Associate Professor of Psychology
Areas of Expertise
Cognitive Neuroscience, Cognitive Science, Perception
My research is focused on understanding how object concepts are represented and organized in the human brain. We approach this broad issue through the lens of how object concepts are accessed from visual input, and how conceptual information guides access to object-associated actions and object names. In plain terms, if there is a cup on the table, how does the brain categorize the visual input as a ‘cup’, compute relevant volumetric and biomechanical constraints to allow the hand to ‘get to’ the right part of the object to grasp and manipulate it, and how does the system access the word form ‘cup’ from the visual percept and object concept?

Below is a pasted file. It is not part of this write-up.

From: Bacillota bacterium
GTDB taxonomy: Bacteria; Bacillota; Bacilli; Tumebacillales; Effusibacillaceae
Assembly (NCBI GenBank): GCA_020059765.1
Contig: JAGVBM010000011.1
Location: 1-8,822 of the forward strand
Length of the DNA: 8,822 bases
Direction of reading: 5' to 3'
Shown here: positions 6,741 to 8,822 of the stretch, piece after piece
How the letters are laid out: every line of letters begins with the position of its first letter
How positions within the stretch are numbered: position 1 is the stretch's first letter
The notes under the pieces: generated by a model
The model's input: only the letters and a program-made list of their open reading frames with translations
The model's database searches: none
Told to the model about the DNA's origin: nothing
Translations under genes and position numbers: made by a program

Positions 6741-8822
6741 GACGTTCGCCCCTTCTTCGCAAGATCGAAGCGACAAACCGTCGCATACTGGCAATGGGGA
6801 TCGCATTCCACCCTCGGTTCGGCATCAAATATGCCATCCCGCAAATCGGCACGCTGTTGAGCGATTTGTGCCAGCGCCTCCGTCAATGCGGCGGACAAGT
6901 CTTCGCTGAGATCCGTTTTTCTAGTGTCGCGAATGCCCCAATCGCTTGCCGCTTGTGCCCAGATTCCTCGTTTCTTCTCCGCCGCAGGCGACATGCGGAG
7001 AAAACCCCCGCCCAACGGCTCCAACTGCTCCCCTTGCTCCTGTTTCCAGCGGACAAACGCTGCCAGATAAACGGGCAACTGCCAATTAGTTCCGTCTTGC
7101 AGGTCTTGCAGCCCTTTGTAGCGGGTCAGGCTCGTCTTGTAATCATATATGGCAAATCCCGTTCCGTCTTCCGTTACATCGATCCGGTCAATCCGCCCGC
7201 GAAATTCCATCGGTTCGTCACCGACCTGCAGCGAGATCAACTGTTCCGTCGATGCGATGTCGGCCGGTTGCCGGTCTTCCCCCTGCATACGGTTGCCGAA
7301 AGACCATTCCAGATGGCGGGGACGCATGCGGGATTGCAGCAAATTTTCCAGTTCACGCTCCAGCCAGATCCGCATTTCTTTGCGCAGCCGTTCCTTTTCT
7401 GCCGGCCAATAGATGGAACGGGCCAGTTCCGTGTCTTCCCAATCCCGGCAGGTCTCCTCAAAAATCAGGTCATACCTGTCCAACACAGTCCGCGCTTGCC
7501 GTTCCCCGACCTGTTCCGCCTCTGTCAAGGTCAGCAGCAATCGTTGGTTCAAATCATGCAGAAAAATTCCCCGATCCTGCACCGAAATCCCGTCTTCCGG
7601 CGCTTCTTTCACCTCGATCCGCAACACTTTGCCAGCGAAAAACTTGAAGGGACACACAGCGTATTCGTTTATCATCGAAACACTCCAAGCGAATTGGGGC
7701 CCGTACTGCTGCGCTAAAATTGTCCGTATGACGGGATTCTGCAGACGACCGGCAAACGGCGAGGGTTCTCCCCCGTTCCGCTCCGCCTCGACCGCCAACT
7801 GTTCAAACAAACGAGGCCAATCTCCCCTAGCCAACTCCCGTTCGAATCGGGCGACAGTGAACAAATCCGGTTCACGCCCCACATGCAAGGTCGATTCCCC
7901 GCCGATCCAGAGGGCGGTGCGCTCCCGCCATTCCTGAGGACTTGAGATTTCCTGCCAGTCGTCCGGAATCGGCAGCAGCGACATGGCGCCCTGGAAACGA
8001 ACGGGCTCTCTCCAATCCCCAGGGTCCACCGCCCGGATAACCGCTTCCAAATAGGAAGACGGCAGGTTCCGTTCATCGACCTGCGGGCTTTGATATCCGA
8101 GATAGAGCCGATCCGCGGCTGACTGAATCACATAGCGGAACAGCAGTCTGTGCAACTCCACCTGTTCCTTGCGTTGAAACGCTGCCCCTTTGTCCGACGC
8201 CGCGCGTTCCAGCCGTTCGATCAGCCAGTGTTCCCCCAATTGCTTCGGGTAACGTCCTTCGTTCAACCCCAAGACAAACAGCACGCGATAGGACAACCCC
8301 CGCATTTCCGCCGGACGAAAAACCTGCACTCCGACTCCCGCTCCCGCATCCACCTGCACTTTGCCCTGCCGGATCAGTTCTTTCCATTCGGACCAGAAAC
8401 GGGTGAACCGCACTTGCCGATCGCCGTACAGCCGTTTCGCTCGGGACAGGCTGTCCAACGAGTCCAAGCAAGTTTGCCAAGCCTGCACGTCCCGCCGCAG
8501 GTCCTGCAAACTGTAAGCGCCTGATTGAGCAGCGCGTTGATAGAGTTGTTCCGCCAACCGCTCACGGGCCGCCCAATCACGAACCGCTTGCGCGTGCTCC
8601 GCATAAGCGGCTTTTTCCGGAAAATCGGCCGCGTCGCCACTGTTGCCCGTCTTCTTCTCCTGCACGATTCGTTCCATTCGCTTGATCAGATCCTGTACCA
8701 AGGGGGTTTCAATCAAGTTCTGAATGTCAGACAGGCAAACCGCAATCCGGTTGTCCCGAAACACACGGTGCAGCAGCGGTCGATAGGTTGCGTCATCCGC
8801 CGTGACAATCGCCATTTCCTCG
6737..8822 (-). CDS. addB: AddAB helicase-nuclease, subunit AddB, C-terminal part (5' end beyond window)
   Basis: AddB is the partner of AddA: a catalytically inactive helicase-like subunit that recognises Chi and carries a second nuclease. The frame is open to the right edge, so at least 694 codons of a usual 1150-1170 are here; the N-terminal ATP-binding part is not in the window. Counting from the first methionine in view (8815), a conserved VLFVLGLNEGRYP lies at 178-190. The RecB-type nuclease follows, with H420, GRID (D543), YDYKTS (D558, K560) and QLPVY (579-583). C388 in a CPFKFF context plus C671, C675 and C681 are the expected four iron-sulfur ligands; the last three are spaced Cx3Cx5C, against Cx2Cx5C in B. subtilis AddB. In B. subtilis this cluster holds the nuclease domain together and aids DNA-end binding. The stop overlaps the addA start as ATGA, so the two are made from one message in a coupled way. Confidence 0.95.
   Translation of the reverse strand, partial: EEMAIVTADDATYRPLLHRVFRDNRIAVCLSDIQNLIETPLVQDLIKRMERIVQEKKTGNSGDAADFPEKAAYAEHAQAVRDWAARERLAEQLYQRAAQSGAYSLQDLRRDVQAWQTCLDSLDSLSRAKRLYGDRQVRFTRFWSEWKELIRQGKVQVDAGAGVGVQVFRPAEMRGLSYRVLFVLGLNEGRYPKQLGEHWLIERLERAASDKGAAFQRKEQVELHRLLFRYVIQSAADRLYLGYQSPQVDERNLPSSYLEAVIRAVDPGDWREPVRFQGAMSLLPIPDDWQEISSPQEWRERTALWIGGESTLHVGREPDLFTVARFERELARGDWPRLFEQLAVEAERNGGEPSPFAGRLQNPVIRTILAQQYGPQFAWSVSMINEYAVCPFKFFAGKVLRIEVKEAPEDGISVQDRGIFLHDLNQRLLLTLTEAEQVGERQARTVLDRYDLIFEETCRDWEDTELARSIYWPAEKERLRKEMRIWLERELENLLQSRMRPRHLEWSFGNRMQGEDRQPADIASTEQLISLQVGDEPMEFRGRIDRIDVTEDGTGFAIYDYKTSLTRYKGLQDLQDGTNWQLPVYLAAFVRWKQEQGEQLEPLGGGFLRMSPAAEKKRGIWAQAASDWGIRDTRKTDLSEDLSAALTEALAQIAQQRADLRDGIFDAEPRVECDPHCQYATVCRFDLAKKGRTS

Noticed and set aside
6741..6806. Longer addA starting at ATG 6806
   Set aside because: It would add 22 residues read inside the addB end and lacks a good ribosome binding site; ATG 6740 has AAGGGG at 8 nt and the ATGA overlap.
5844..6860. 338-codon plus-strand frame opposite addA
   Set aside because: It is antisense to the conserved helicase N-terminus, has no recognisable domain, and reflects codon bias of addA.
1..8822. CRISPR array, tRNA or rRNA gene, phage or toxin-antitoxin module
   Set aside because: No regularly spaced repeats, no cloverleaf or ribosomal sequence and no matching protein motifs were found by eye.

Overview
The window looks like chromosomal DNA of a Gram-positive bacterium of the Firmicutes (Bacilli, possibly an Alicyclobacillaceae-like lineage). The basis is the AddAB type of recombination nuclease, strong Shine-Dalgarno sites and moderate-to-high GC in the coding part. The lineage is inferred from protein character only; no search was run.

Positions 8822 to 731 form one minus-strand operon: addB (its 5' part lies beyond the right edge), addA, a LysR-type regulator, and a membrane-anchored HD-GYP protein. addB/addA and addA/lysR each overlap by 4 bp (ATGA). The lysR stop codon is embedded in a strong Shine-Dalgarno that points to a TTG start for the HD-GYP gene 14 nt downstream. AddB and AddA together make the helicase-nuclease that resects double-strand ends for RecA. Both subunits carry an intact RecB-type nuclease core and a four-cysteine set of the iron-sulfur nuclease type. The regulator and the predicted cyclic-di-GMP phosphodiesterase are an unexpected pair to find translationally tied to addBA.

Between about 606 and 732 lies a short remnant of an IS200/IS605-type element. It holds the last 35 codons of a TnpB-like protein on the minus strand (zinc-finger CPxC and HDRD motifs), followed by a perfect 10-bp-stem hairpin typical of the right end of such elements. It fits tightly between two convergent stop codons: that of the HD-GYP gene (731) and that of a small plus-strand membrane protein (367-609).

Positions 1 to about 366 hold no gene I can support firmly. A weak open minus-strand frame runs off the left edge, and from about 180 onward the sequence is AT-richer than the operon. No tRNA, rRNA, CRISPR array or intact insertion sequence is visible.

We test these questions through studies of individuals with acquired brain injuries caused by stroke or brain tumor. Studying patients with focal brain injuries and cognitive impairments allows causal tests about basic mechanisms and principles of neurocognitive organization. Ongoing projects study stroke patients with focal lesions to the ventral and dorsal visual processing pathways, and brain tumor patients undergoing awake language and motor mapping with direct electrical stimulation during brain surgery.